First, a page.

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More market woe as house prices flatline, according to agency

House prices are flatlining with the rate of annual growth having fallen continually since August according to LSL Property Services, which includes the Your Move and Reeds Rains brands.

Annual price growth now stands at just 0.9 per cent, well below the rate of inflation, and the lowest since April 2012.

It leaves the average price in England and Wales at £305,522, up £2,724 on the same time last year.


Despite weak price growth, transaction levels rose slightly in November says the property group, up 2.5 per cent. With an estimated 82,500 sales, they are at their highest November level in three years.

“Despite the current economic uncertainty it’s encouraging to see that there is still some increase in transaction levels and that, whilst house price growth is relatively flat, it means for first time buyers, for example, the news remains positive” according to Oliver Blake, managing director of Your Move and Reeds Rains.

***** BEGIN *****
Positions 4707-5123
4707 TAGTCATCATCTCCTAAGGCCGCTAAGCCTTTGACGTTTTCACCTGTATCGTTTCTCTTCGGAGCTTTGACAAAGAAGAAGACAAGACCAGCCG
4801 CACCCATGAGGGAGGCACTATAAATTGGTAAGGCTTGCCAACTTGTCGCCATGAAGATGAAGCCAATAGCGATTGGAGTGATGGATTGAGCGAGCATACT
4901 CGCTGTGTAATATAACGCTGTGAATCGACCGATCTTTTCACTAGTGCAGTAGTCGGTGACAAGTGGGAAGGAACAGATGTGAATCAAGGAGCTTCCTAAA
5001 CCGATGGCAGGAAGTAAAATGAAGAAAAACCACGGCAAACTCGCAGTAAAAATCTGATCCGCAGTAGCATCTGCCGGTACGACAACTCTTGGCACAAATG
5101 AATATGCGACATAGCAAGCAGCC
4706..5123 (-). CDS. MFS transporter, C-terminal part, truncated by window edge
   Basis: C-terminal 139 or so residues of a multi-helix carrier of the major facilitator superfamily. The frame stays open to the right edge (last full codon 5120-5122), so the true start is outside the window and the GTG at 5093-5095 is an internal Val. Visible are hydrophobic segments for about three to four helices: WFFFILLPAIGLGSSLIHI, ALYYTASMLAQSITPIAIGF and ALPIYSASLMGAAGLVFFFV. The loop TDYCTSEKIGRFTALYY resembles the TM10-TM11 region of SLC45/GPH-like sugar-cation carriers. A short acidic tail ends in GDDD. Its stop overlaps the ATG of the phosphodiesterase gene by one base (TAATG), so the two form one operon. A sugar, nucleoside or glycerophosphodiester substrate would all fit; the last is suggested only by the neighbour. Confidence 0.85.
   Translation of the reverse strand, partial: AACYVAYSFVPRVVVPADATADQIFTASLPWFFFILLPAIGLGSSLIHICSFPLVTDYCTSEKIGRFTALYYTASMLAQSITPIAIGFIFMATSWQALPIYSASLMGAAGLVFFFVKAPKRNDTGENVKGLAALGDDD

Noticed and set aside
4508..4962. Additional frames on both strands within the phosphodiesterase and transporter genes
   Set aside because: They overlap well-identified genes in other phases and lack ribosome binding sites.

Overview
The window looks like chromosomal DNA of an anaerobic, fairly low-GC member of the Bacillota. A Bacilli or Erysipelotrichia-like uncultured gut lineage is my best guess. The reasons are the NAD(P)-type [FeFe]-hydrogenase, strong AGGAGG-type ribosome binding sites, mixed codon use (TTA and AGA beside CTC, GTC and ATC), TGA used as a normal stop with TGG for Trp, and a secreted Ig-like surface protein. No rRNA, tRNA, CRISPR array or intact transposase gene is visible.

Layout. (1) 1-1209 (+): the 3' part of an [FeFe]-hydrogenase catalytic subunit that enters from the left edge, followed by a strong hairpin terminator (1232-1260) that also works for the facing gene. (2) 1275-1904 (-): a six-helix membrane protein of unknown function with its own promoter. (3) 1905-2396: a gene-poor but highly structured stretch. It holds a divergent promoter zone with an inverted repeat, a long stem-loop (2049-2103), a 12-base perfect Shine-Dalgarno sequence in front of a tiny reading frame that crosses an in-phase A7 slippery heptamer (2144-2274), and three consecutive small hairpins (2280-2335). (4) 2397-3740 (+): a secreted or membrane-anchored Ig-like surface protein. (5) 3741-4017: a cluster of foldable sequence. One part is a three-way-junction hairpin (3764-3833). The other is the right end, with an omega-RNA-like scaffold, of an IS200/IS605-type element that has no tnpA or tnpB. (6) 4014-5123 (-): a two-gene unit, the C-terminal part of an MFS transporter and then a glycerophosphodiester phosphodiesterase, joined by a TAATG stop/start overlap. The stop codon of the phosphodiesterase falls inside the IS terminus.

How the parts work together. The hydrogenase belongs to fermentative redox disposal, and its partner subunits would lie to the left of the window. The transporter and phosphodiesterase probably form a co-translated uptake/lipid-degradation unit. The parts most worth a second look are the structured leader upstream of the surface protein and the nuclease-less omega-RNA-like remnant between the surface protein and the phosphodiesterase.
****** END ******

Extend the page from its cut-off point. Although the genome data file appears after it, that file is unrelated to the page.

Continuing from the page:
In the year to September, while the number of loans for first time buyers was up a marginal 0.4 per cent on the same period last year, the number for home movers is down 3.6 per cent.

More strikingly, number of buy to let mortgages is down 13.0 per cent. 

LSL says this could be an indication that a ‘wait and see’ attitude is now being adopted particularly as the end of the year approaches and the nation waits on the outcome of Brexit.

But the group warns that longer-term issues also play a role, however, and affordability remains a key concern. 

The biggest growth in transactions has been in the cheapest region in England, the North East, with transactions in the three months to October up 7.0 per cent on the same period last year. 

By contrast, the South East (the most expensive area outside London) saw transactions fall 4.0 per cent. 

On an annual basis prices fell in 21 of the 33 London boroughs, with the City of London up 7.8 per cent and leading those that bucked the trend. 

Three of the top five priced boroughs recorded double digit falls: in Kensington and Chelsea, the most expensive borough, prices are down 16.5 per cent; in the City of Westminster they are down a large 24.8 per cent; and in Hammersmith and Fulham, down 10.5 per cent.


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